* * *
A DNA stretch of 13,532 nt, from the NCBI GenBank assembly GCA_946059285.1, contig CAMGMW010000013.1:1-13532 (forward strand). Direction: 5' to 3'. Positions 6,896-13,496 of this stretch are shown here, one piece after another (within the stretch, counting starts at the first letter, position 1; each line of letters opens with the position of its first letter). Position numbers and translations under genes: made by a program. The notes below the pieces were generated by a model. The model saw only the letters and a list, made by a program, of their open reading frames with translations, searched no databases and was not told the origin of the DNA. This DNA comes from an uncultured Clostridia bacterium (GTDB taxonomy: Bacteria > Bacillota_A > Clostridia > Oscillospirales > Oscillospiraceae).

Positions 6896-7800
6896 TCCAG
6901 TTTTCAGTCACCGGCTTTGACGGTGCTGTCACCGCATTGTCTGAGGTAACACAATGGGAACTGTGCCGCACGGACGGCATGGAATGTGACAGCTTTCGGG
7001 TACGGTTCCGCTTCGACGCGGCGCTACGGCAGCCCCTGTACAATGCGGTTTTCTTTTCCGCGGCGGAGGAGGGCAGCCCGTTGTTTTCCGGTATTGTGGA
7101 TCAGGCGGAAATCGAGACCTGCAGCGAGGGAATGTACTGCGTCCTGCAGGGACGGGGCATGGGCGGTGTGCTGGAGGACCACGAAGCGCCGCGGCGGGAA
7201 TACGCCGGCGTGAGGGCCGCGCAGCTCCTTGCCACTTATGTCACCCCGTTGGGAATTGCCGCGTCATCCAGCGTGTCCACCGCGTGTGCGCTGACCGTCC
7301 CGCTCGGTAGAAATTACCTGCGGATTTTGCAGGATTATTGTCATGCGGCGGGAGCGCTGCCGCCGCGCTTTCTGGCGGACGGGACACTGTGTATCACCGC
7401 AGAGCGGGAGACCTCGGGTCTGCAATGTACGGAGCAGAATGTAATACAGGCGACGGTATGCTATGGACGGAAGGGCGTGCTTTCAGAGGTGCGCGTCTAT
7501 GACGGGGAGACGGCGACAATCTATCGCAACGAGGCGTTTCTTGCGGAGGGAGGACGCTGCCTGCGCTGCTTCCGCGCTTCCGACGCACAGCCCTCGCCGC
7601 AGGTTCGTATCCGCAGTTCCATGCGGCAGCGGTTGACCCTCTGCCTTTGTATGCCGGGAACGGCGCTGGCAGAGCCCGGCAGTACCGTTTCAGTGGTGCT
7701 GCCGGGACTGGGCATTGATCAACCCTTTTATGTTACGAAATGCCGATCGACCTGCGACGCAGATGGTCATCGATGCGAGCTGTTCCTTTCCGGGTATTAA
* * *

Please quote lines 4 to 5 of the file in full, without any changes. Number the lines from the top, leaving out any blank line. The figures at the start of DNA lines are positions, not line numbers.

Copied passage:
6901 TTTTCAGTCACCGGCTTTGACGGTGCTGTCACCGCATTGTCTGAGGTAACACAATGGGAACTGTGCCGCACGGACGGCATGGAATGTGACAGCTTTCGGG
7001 TACGGTTCCGCTTCGACGCGGCGCTACGGCAGCCCCTGTACAATGCGGTTTTCTTTTCCGCGGCGGAGGAGGGCAGCCCGTTGTTTTCCGGTATTGTGGA